That showgirl, Marjorie Orbin, is now in Phoenix, Arizona's Estrella Jail, charged with the brutal murder of her husband, Jay Orbin.
"On Oct. 23, 2004, a man - a transient living in the desert - came across a container wrapped in heavy black plastic. He decides to open the container. He sees the torso of a body," Det. Dave Barnes of the Phoenix Police Department explained. "All of the insides, all of the internal organs, intestines were missing… I thought, 'Who could do this to human being? Cut off his arms, his legs, his head?'"
Prison stripes are a far cry from the diamonds and furs Marjorie was accustomed to.
In a "48 Hours" exclusive - six months of Marjorie's video diaries from jail and unprecedented access to a woman facing the possibility of death row.
Marjorie's Video Diary: At 18, I was told that I could not have children. So I made a conscious decision at that point in my life I would only be responsible for myself. I danced, I traveled. I worked hard, played hard, went through a few marriages.
Marjorie was married seven times by the age of 35.
"I went into every relationship that I had looking for the Prince Charming," she said.
In between Prince Charmings, Marjorie's fairytale sometimes took an x-rated detour: she became a stripper.
"I never felt disrespected and I didn't do anything that I wouldn't be afraid of telling my mother," she told "48 Hours Mystery" correspondent Peter Van Sant.
It was at one of these strip joints that Marjorie got to know one of the regulars, a gregarious, big-hearted 26-year-old named Jay Orbin.
He did have a real good personality. And he was funny. …He was definitely interested in me and was pursuing me.
Marjorie finally agreed to go out with Jay.
"We went out dancing, we had a number drinks. And were really having a fun time and it was very romantic and he was very, very amorous," she said.
Jay fell head over heels. But Marjorie, who was only 24, wanted a more glamorous life.
He was a good guy. And I didn't want to hurt him. But I needed to get out of there. So, I left.
Marjorie went back home to Florida and reconnected with a man who became her ticket to a life in the fast lane.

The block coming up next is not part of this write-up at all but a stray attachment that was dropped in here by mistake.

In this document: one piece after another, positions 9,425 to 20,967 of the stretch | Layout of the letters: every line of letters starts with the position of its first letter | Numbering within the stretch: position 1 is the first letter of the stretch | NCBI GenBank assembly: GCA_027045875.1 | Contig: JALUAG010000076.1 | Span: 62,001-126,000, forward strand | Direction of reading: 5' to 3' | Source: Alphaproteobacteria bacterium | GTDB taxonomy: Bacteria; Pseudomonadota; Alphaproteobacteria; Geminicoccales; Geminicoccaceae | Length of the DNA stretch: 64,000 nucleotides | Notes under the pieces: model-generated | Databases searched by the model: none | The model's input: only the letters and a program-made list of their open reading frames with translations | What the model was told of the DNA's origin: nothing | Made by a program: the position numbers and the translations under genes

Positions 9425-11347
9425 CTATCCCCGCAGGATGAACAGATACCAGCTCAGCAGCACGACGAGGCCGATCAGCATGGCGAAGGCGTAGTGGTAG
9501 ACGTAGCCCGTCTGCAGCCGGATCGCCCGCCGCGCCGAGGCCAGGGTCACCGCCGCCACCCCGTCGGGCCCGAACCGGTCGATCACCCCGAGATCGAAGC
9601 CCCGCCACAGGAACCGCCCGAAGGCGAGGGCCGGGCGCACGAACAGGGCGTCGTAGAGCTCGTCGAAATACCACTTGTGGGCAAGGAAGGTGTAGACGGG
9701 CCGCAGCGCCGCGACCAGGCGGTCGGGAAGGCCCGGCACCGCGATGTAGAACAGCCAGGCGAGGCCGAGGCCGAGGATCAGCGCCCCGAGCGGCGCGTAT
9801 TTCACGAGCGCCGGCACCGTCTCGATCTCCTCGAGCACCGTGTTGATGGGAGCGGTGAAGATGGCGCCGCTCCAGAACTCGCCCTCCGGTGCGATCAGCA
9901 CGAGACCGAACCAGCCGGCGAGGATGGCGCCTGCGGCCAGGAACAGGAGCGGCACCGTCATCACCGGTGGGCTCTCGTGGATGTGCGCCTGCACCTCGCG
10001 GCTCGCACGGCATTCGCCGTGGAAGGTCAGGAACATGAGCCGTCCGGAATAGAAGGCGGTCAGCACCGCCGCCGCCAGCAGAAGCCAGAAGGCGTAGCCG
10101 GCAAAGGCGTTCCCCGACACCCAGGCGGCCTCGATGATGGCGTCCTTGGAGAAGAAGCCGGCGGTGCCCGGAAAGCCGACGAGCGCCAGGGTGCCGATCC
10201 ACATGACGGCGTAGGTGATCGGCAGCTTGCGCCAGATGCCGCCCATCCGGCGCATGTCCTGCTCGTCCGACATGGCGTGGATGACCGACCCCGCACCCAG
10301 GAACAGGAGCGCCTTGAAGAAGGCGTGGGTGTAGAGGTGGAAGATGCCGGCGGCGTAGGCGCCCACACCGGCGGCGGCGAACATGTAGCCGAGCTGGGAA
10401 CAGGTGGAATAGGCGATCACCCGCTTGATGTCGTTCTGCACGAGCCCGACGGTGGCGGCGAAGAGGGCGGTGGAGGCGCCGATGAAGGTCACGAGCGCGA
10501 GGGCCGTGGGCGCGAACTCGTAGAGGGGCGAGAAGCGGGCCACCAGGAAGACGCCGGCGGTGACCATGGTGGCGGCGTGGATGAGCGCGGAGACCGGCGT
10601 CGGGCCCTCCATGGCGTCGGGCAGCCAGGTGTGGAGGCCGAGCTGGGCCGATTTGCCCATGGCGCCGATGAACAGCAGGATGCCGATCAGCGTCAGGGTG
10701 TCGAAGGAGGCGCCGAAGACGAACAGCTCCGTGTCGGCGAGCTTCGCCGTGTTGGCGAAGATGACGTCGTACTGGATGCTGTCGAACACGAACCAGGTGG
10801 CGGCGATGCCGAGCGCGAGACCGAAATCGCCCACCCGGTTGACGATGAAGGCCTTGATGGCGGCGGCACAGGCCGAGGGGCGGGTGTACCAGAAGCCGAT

"I've known him since I was 17 and when I went back to Florida, I began to work for him," she said of Michael J. Peter, a multi-millionaire who created upscale strip clubs around the world.
"We traveled all over the world. We did a lot of things together," explained Marjorie.
Peter made Marjorie his star dancer and choreographer in his clubs and gave her a featured role in his movie, "No More Dirty Deals."
"We had lived together for a number of years and were engaged. The industry is very difficult," Marjorie told Van Sant. "When someone that you love has girls climbing all over them all the time and offering him everything, it's difficult to take."
Peter's wandering eye caused a breakup and Marjorie took her talents back to Las Vegas. In 1993, a traveling salesman from Phoenix called. It was Jay Orbin, a man she hadn't seen in 10 years.
"He said that he was going through Vegas and saw a billboard across the strip with my picture on it. Said, ya know, 'I'm here in town would you like to meet for a drink?' And after we talked for a while, I agreed to come have a drink with him. We spent the entire night talking and having drinks here and snacks there. And talked all night until the sun came up."
Jay returned to Phoenix the next day, but their relationship continued.
"People like to paint us as polar opposites, but really, we were not. We had the exact same ideals on everything important," Marjorie told Van Sant.
The most important, she said, was having children.
The only thing that I ever wanted that I never was able to have was a child, and he wanted a wife and a child more than anything in the world. And he told me, he said, "I want you to come here. I'll do anything that you want.
Jay, by then, the owner of a successful Native American arts business, offered to pay for fertility treatments if Marjorie would marry him and move to Phoenix. But Jay's mother, Joanne Orbin, wasn't certain that this was the girl for her son.
"I couldn't believe that my son was bringing her into the house and saying he was engaged to her," she told Van Sant.
When asked if she was impressed by Marjorie, Joanne said, "Not really."
"Did she look beautiful to you?" Van Sant asked.
"She was beautiful, yes," Joanne replied, adding, "not as beautiful as she thought she was."
She was so jealous, so jealous of the way he adored and - and catered and - and accommodated me in any way. She was very jealous.
If Jay noticed any tension, he didn't seem to care. The seemingly mismatched couple eloped.
We got married at the Little White Wedding Chapel on Las Vegas Boulevard. And it was beautiful.
"He calls me up and he says, 'I met the love of my life…and we got married," recalled Jay's big brother, Jake.
Jake Orbin, who was then living in San Diego, came to visit a few months later.
"They both love each other," he said. "She was the perfect housewife… made the meals and cleaned the house… took care of everything that needed to be done around the house."
But the fertility treatments were taking a toll, often making Marjorie ill.
But I was willing to take the bad stuff in hopes of having more chance of having a child.
And finally it happened. Marjorie gave birth to what they called their miracle baby: a boy named Noah.
"It was the most important - most important day of my life," Marjorie cried, when asked how she felt the first time she held her son.
"It meant everything to you?" asked Van Sant.
"Yeah. Yeah," she replied. "Both of us. It meant everything to both of us."
They seemed the perfect family. But then everything changed.
I spent 10 years here in Phoenix being a mom, a wife, a business partner… That all ended in September of 2004. An unforeseen, tragic incident that I came upon after the fact - caused the death of Jay Orbin.